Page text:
In Memory of
1989 - 2014
Kari-Lee would have laughed if I told her she was amazing.
Quiet, unassuming and humble, she hated to be the centre of attention. Yet she touched the hearts and lives of thousands of people around the world, as evidenced by the almost one thousand people who attended her funeral and the hundreds of others around the world who sent tributes, messages, emails and Facebook posts following her death in October 2014.
Born with cystic fibrosis, a genetic, life threatening condition which affects many organs of the body, but most importantly the lungs and digestive system, Kari lived life always with the shadow of CF hanging over her, yet never ever allowed it to define her. From her diagnosis at six weeks of age, she endured hours of daily treatments, hundreds of tablets a week, regular hospital visits and admissions lasting three weeks on several strong intravenous antibiotics and intensive physiotherapy as part of "normal" life for her.
If you met Kari though, none of that would be apparent to you. She lit up a room as she entered, she sparkled through life with a can-do, glass-more-than-half-full attitude. She quietly made people feel welcome and cared about. She drew them in with her genuine interest and zest for life.
Even as a child, Kari-Lee was inspirational. In primary school she won the Clem Davies trophy for Overcomers. As she grew, she gave of herself in many ways, including being a volunteer life saver at Alexandra Headlands and twice taking a Christmas programme to isolated outback schools.
She then went on to achieve not only academic excellence, but win the coveted "Spirit of the College" awarded to one Year 12 student at Suncoast each year. In spite of spending 12 weeks in hospital during that year, Kari not only completed Year 12 with a great OP score, she also passed two University subjects.
After finishing school, Kari continued to blossom, completing a Diploma of Photoimaging and a Bachelor of Arts majoring in Italian. In later years she commenced a Bachelor of Paramedics and, although interrupted by her lung transplant, continued studying until her death.
This was also when her love of travel came to the fore and she visited around 40 countries as she lived her life to the full, knowing her time might be shorter than most. She volunteered in Vanuatu teaching children in an area where there were no school. Kari-Lee also had the privilege of representing the University of the Sunshine Coast in Italy where she studied for 8 months, completing all her classes and exams in Italian (which she started learning only two years earlier). All of this took great courage for a girl who still needed daily lung therapy and multiple daily medications (22 doses a day!).
Kari's sense of adventure took her to Egypt and later to Central and South America where she fulfilled a dream of dancing in the Canivale parade in Rio. Other parents of young adults with cystic fibrosis have been amazed at all that Kari achieved in her short life. They have told me they have never known anyone with CF who did all the adventurous and brave things Kari achieved.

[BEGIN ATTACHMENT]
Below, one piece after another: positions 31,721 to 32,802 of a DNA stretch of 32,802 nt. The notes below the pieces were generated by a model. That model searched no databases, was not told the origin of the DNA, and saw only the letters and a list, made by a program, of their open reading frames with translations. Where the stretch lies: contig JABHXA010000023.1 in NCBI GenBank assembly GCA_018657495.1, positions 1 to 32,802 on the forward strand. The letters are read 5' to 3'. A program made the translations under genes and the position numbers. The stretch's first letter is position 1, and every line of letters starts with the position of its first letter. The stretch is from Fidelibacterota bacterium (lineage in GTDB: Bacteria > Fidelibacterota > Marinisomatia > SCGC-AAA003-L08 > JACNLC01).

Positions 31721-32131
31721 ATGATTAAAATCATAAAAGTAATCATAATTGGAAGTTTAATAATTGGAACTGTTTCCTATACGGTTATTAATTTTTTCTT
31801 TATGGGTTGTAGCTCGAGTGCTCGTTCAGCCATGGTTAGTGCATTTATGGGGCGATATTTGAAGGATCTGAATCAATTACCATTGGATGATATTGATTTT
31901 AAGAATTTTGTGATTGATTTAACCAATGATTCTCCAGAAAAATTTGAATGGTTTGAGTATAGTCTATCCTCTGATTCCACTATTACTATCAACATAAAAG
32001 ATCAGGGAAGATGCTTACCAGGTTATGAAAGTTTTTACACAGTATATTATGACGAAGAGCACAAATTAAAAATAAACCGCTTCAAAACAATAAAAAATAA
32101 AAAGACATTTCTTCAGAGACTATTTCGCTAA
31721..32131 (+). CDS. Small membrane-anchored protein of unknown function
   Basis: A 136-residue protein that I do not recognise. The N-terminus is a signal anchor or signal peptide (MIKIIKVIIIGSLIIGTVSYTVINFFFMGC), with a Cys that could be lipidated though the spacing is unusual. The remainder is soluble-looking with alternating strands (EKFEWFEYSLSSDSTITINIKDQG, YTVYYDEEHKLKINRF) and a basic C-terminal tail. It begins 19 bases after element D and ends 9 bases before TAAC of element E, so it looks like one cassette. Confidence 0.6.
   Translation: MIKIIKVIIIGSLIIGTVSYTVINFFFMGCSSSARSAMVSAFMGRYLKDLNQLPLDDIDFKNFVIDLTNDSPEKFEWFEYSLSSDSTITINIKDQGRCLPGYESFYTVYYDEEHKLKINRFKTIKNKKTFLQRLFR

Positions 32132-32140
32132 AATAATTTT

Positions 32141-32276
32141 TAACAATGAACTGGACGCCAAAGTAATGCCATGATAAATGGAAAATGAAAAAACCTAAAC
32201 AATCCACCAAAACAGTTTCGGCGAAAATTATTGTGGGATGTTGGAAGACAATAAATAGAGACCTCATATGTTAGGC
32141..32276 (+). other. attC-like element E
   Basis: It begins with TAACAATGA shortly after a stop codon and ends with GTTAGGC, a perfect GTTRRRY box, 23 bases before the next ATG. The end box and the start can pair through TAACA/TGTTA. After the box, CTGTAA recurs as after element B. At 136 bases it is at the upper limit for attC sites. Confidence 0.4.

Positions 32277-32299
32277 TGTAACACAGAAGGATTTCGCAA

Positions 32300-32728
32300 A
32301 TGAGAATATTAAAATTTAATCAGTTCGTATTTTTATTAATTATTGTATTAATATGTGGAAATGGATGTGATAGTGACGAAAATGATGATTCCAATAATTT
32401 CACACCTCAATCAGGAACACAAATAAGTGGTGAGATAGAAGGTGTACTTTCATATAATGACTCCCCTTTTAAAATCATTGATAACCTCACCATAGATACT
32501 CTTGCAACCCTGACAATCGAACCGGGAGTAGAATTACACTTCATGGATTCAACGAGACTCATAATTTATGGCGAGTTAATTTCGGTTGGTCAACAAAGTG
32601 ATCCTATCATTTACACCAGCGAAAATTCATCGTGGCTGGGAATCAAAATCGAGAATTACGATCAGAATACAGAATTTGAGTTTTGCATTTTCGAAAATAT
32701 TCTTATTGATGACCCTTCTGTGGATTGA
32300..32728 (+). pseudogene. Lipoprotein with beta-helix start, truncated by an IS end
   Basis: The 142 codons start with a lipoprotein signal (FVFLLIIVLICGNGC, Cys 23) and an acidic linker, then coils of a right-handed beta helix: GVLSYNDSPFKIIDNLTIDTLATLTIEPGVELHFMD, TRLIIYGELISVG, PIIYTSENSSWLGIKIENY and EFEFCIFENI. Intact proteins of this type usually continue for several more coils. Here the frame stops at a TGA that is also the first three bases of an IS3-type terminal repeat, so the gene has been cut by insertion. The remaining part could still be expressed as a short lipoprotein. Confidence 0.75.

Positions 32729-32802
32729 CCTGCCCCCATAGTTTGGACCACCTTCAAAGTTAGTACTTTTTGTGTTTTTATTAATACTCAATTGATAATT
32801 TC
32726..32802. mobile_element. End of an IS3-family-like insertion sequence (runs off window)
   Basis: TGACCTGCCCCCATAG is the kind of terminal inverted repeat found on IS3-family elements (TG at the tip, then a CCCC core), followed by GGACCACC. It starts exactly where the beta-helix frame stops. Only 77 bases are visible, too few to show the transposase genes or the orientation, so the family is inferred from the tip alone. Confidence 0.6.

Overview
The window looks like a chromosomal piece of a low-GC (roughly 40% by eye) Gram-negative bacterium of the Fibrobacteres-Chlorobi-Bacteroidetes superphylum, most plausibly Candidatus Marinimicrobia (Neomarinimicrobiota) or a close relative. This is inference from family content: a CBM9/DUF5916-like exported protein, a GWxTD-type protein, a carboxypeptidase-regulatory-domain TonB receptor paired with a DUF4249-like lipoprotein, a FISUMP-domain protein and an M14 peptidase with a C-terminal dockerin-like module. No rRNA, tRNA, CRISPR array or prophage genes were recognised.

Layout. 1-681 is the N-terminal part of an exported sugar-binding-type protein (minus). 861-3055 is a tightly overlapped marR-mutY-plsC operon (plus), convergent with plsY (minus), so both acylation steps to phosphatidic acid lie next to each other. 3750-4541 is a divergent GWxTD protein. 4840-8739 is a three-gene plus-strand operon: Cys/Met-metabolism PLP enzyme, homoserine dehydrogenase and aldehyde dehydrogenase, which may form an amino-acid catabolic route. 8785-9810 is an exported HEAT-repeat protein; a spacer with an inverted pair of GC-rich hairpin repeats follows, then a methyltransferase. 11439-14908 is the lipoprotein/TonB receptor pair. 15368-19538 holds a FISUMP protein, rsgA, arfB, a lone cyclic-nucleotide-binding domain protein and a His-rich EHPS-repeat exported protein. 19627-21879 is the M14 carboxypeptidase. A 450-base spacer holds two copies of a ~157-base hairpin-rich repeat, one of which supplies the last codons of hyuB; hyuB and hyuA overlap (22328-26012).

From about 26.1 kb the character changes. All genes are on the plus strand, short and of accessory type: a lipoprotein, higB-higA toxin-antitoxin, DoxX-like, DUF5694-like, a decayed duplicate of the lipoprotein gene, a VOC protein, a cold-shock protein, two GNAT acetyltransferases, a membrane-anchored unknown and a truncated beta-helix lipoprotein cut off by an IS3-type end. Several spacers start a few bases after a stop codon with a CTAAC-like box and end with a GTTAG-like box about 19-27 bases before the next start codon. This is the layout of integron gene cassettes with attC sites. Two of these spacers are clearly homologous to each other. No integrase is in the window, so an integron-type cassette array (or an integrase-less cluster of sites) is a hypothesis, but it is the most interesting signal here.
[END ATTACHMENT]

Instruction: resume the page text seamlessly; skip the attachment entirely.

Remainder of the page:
Kari loved to dance and throughout her life learned many different styles, the last being Latin. She helped set up the Sunshine Coast Latin Dance Club and volunteered many many hours with them and with Rio Rhythmics in Brisbane.
Kari always had a compassionate heart and longed to help others less fortunate than her. She dreamed of volunteering at Watoto orphanage in Africa, but sadly didn't live to do this. She sponsored several children from her high school years until her death.
Her courage truly shone in the last two years of her life, when her health drastically deteriorated, after getting glandular fever. She spent most of 2013 and 2014 in hospital, taking a week out for her honeymoon after marrying her beloved Tom. She fought valiantly, but needed a double-lung transplant, which she received on her 25th birthday. It was initially extremely successful and we all rejoiced at the new life ahead of her. Sadly, after just 9 weeks complications arose.
Kari courageously battled for her life, enduring horrendous medication side effects, the removal of two infected lobes of her beautiful new lungs, countless invasive medical procedures and shocking pain - always uncomplaining, with grace, faith and hope. In spite of all of this and the prayers of thousands, her lungs could not be saved and the infection spread throughout her body. As she was being prepared to come home for her last couple of days, doctors, nurses and cleaners all came to honour Kari, to tell her what a difference she had made to them and to say goodbye. Sadly, she never got to make the journey home and with her final breaths she thanked us individually, dying as she lived: brave, grateful and thoughtful - a truly amazing woman.
One of her favourite sentiments was,
"Life may not be the party we hoped for, but while we are here we should dance.'' And that she did.
As her parting advice on her FaceBook page four hours before she died, she wrote…
"I just want to say love all people, respect others and be grateful for the little things in life. Peace out.''
Funds raised will go towards helping those living with Cystic Fibrosis on the Sunshine Coast to improve their quality of life and allow them to have more of those precious moments of fun that every kid deserves.
Thank you for your support